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GE: “Supertanker” for Rough Seas
10/22/2014 8:00 am EST
This month we're adding a “supertanker investment” to help ballast your investment portfolio in the market’s current rough waters, asserts Ian Wyatt, editor of High Yield Wealth.
Multi-industry behemoth General Electric (GE) is certainly big, with a $255 billion market cap, so it's in no danger of being washed away. But more importantly, we like the direction this supertanker is going.
When many people think of GE, they think of light bulbs and toasters. But the company has long transcended light bulbs and appliances.
Today, GE does a lot of different things in many parts of the world. GE offers investors a strong portfolio of companies in areas such as oil & gas, aviation, healthcare, power and water, transportation, and financing.
That said, GE is ripe for change, and management knows it. Since 2010, the dividend has been increased to $0.85 per share from $0.46, but EPS is up to only $1.28 from $1.06. To be honest, EPS has been flat for the past three years.
Management is moving to get rid of inefficient and incongruous businesses. Last year, GE completed the sale of its media segment for $18 billion and has allocated the proceeds to buying back shares and increasing the dividend.
At the same time, GE is pulling back from financial services. Though historically profitable, GE Capital was a millstone around the company's neck during the 2008 financial crisis.
We see General Electric as well positioned to improve the efficiency and operating margins in its industrial segments.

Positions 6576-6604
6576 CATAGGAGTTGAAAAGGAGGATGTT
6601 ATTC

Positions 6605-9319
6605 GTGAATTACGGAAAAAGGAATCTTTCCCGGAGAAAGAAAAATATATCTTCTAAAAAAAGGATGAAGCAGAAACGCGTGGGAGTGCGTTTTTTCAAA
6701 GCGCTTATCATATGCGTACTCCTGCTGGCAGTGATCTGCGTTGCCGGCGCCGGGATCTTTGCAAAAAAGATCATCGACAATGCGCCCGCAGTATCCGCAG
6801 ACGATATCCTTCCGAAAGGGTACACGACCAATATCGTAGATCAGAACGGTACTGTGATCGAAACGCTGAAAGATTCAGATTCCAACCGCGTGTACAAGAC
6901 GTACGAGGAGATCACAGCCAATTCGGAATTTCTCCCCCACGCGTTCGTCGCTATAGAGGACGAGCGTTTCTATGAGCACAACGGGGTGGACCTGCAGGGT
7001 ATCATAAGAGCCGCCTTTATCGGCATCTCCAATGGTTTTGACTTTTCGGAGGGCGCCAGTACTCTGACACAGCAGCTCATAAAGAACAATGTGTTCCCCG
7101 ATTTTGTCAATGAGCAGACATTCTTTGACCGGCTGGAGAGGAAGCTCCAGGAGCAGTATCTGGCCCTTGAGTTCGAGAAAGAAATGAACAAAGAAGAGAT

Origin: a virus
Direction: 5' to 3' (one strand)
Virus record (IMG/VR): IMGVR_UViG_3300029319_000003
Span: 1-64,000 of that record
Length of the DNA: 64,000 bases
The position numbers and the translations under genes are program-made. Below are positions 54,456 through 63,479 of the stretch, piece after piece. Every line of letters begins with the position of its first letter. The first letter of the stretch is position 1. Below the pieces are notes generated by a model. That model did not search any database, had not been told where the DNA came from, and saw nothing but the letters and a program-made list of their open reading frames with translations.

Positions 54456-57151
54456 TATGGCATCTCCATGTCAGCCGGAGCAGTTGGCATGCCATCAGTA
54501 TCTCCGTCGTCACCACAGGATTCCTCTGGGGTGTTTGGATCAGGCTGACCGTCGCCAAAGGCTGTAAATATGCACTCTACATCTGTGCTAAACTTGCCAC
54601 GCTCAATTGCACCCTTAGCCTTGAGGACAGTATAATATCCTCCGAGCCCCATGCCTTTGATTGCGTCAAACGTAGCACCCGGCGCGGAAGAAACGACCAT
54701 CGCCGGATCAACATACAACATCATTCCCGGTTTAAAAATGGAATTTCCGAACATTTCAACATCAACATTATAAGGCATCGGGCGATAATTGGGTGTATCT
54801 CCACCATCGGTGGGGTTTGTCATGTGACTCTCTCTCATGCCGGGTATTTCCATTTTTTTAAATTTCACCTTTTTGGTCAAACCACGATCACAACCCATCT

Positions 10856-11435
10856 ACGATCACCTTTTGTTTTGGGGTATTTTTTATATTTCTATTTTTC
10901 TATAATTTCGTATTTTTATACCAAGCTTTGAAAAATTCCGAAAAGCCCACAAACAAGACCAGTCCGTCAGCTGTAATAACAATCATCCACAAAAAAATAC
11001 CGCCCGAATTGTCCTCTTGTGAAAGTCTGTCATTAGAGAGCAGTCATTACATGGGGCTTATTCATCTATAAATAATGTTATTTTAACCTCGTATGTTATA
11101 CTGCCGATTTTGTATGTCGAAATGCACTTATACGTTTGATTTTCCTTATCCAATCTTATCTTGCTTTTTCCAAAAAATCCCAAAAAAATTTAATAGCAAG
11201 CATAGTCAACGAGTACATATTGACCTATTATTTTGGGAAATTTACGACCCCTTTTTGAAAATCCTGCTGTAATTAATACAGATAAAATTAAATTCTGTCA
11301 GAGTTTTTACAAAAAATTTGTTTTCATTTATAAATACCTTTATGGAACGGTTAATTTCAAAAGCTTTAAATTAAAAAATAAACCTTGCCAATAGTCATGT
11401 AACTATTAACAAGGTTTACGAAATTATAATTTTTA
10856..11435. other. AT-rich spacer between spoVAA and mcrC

We expect results to be aided by two primary longer-term trends: credit market improvement and improving global demand in longer-cycle infrastructure businesses, such as power generation, energy management and exploration, and jet engines.
We also think the company’s EPS growth and P/E multiple will benefit from its focus on simplifying the business. One of the more frequent criticisms of GE is that having its fingers in so many pies makes it difficult to value.
Shedding non-core businesses and narrowing the focus of GE Capital to commercial financing will only help.
As it stands today, GE has the very real potential of delivering a 27% annual return over the next 12 months, based on expected price appreciation and dividend yield.
As for the dividend, we expect another double-digit increase with the December quarterly payout (last year, the dividend was increased 15.8%).
With GE, income investors get a diversified portfolio of stable business that won't induce sleepless nights. At the same time, they have the opportunity to buy a value investment very likely to produce exceptional earnings and dividend growth for years to come.
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